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Thursday, April 30, 1998
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Social conservatives complain that the prevailing no-fault divorce laws in the United States and

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Europe encourage too many breakups. Others worry about their effects on the financial condition of divorced women and their children. A proposal that could meet both objections would replace divorce laws with compulsory marriage contracts.

Such contracts would require men and women to assume responsibility for the main terms of their marriage and its breakup. They would allow couples to tailor the terms of marriage and divorce to their particular needs. A marriage contract would stipulate when a wife or husband could seek a divorce, the rules governing custody and child support, the division of property and earnings brought to and accumulated during marriage, allocation of stock options and future earnings, and so on.

A common argument against marriage contracts is that men and women who are romantically involved would hesitate to suggest a contract because it might create the false impression that they are not in love or that they are contemplating only a short-term relationship. An easy solution to this real problem is to require a contract before a couple can legally marry. If these became compulsory, there would be no bad vibes or stigma attached.

Contracts force men and women contemplating marriage to ponder also what may seem to persons in love to be an unlikely prospect: divorce. Statistics show, however, that 40 to 50 percent of all marriages are terminated by a divorce, many quite bitter. Prenuptial agreements are already common, especially in second marriages.

Contracts permit men and women entering into marriage to make divorce a difficult option by limiting their breakup to desertion and other extreme circumstances. They make a long-term commitment to each other more secure. People won't have to worry that their relationship could be easily abrogated when they have financial or health problems or when one of them tires of the other or meets someone else.

Marriage contracts would not prevent couples from falling out of love. But they would force all couples to address the consequences of a breakup before rather than afterward.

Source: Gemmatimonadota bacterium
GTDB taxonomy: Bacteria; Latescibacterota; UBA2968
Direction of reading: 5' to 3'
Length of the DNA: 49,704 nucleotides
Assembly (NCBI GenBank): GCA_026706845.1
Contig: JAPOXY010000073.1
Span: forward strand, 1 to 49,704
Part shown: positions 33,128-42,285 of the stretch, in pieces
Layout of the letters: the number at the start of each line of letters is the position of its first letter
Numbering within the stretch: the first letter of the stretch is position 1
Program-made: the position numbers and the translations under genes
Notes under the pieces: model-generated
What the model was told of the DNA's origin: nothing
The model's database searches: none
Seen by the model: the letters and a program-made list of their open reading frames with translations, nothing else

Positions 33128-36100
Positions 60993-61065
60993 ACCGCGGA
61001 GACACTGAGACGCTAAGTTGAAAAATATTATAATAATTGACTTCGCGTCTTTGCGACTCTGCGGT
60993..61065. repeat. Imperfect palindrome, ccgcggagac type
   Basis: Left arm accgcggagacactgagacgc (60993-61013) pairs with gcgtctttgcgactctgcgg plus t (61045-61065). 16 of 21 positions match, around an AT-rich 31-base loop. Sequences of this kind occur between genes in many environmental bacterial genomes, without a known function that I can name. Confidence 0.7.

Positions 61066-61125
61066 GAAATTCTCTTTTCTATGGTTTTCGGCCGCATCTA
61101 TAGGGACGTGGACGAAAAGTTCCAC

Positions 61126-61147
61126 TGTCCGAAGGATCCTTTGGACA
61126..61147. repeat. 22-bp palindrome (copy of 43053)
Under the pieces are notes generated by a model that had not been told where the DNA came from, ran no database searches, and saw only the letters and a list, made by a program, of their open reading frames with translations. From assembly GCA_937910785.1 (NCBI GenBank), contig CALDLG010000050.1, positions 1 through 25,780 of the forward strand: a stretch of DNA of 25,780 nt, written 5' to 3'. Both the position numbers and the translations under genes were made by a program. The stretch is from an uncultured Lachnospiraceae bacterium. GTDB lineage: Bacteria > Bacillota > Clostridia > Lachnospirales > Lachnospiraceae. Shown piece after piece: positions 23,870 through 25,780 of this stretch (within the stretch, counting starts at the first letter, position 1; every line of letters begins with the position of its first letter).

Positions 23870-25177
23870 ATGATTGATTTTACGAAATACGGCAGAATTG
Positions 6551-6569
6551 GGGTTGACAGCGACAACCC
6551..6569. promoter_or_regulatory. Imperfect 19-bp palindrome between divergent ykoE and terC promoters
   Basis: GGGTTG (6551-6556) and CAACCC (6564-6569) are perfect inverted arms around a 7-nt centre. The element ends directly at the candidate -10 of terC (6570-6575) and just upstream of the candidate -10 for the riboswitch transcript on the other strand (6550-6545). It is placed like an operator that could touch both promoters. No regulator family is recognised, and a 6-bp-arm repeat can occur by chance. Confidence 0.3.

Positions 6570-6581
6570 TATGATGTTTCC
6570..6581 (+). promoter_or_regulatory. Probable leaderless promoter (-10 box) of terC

Louisiana passed a law in the summer of 1997 that gives couples the right to opt for a "covenant marriage" instead of that state's no-fault divorce law. These covenants permit divorce only under specified and narrow conditions, including adultery and abandonment, and require two years of separation before a divorce decree is issued.

Louisiana has taken one step in the right direction, by allowing couples to make divorce difficult and exceptional. This law, however, does not go far enough. Even couples who want to allow easy access to divorce would be better off if they agreed on custody of children and other terms of a breakup before, rather than after, they get involved in an acrimonious divorce battle. The desirable next big step would be to allow couples to adjust the conditions of marriage and divorce to meet their own circumstances and desires.

Marriage contracts would not simply be additions to divorce laws, for they would essentially replace these laws, but leave the courts as the arbiter of last resort to resolve disputes over terms that spouses cannot solve by themselves or with the assistance of their attorneys and friends. There is little reason why judges should retain their current involvement in marriage and divorce, the most personal and intimate of all relations. The government's role would be radically cut back if couples were to set the terms of these important decisions.

Legislation should be confined to specifying which issues must be satisfactorily resolved in an acceptable marriage contract. The main concern would be to provide guidelines concerning child custody and the adequate care of children in case of divorce.

Since circumstances and attitudes often change during a marriage, couples need to agree as to when the terms can be altered and specify penalties for breach of the agreement. This may seem complicated, but experience would lead to various standard marriage contract forms that consider the most common adjustments as financial and other conditions change. Naturally, men and women would tend to give especially close attention to the provisions that are most germane to their own circumstances.

Marriage contracts would not prevent couples from falling out of love and might not greatly cut the divorce rate. They would, however, allow spouses to make a greater commitment to each other than under the present no-fault divorce laws, and they would force all couples to address the consequences of a breakup before rather than afterward. Little more can be asked from any legal arrangement in this most intimate part of life.